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What Brand Teams Need to Know About Shopper Communications

By Christopher Brace | October 24, 2017

These suggestions are not about committing more budget dollars but rather,optimising the money you are already spending

In India, the average percent of volume sold in the modern trade for FMCG is about 20%. While this pales in comparison to the 80% sold in the unorganised traditional trade, it is still a significant portion of volume. Brands are committing budgets to develop in-store shopper communications that today are not being optimised. In developing the most effective in-store shopper communications, be they at-shelf POS, in-aisle displays, or secondary merchandising outside of your category aisle, there are three things brand teams need to understand.

1. Shopper communications are optimised when they lead with emotion. There is this belief that in order for shopper communications to be successful, they must focus on the brand’s equity elements, the product benefit and attributes, and then price and promotion. Marketers still think shoppers make their purchase decisions based on logic and reasoning, so brands give them a rational argument why their brand is better than another. Neuroscience has now shown us that when faced with a choice, it is a shopper’s emotional processes that trigger first, then reasoning and logic. The more emotionally resonant our messaging, the more successfully we overcome shoppers’ resistance to purchasing our brands. Carl Noronha, Head of Strategy at RES adds, “Nowhere is it more difficult for brands to win attention than in a retail space and nothing wins attention better than emotion-led communications. Emotion is the new currency in converting shoppers to buyers.”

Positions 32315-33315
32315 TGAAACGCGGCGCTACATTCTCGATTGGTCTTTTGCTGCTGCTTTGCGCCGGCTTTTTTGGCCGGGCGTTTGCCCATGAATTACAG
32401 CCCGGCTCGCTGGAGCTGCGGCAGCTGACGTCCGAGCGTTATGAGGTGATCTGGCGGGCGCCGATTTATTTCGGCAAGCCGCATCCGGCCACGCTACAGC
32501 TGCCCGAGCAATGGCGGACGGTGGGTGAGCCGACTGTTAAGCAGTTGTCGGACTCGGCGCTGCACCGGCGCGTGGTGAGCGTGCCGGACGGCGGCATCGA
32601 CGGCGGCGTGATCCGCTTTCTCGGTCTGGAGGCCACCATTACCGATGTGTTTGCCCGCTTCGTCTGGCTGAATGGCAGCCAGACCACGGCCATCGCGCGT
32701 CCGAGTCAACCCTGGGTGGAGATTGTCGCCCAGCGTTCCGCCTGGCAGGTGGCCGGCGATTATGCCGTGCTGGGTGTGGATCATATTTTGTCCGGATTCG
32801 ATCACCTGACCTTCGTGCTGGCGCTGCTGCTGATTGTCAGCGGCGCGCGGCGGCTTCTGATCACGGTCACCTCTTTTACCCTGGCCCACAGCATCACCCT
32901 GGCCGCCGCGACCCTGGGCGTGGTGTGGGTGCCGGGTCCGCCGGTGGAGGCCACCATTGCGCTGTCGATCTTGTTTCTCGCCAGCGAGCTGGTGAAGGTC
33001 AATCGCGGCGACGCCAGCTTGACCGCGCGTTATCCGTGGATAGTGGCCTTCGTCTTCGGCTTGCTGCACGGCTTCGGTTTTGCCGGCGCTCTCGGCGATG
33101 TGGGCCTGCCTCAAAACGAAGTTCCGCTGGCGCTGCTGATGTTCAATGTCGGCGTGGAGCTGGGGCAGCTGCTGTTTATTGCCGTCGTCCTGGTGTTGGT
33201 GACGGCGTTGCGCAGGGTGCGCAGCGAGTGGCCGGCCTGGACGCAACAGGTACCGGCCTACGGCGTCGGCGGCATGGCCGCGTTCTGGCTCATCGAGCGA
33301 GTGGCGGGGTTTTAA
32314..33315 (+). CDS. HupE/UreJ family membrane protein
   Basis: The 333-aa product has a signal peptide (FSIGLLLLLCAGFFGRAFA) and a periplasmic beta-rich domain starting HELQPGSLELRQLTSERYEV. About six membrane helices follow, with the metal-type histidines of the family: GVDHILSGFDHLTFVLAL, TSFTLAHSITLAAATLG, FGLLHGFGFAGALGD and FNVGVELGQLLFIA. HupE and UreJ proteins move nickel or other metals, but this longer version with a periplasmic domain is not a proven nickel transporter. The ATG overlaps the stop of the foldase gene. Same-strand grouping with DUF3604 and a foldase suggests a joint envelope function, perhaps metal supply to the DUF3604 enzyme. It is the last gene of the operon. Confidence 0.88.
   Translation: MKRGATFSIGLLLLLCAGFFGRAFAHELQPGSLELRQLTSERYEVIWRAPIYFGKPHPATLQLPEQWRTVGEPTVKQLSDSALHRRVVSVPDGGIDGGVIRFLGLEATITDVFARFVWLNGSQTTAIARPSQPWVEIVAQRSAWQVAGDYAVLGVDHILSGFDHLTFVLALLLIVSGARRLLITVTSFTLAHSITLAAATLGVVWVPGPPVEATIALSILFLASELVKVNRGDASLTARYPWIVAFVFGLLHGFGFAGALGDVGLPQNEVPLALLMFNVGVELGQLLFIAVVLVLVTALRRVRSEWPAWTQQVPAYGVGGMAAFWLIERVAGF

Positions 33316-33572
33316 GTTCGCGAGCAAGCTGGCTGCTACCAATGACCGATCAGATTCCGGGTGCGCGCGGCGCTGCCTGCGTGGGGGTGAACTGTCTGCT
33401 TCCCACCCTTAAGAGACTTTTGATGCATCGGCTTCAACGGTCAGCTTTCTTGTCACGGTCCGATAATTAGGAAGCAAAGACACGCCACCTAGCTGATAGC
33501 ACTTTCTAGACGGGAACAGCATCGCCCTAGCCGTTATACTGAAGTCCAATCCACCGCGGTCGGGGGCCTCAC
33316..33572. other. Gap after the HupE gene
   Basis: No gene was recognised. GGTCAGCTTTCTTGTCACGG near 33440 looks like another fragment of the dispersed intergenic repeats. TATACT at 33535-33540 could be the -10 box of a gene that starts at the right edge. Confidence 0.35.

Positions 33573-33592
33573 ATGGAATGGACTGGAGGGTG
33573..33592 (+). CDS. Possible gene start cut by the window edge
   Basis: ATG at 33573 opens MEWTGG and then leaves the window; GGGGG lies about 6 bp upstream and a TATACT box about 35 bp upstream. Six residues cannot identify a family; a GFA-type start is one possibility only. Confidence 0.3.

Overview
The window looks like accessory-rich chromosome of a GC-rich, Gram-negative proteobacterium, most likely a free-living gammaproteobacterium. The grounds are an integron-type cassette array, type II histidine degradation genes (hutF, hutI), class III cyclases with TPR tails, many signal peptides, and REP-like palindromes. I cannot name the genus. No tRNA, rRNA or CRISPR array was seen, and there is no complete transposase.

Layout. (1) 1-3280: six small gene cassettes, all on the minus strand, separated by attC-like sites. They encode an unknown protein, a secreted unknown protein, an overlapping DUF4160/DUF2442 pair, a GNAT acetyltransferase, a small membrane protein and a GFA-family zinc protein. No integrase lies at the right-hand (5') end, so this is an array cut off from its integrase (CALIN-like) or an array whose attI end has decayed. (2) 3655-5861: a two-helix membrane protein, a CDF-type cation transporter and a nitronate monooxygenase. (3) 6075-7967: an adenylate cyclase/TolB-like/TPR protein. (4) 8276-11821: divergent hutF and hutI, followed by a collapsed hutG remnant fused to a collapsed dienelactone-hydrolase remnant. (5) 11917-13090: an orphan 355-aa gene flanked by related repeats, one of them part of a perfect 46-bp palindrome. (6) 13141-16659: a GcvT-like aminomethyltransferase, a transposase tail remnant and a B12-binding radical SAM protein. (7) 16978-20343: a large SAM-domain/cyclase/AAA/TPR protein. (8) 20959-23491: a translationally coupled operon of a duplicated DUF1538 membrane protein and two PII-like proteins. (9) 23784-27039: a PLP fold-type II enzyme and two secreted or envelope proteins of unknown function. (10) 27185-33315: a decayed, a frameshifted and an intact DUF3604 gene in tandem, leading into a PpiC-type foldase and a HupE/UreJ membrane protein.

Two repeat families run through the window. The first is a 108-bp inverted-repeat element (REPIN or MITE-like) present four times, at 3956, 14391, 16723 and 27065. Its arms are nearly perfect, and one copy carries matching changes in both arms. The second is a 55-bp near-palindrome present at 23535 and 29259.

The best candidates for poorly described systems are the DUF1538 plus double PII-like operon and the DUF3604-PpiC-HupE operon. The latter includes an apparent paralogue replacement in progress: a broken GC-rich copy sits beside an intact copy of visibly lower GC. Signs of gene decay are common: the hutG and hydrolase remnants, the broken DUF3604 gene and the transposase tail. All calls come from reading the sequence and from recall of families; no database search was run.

2. Consumer and shopper communications must tell a seamless brand story out of and in-store so you are building a consistent brand equity. This can only be accomplished through a truly integrated planning process. Rather than shopper communications being developed separately, they need to be developed as an integrated part of the brand’s communication platform.

3. Your merchandising tactics must align with your growth strategy. For example, if you are trying to expand your user base by getting new consumers and shoppers, then you may need to ask your key retailers for secondary merchandising outside of your category aisle. But if your growth strategy is to get your current users to purchase two skus rather than just one, then at-shelf POS is optimal. These suggestions are not about committing more budget dollars but rather, optimizing the money you are already spending. Stay tuned, as we will be expanding on each of these three topics in the months of November, December, and January. 

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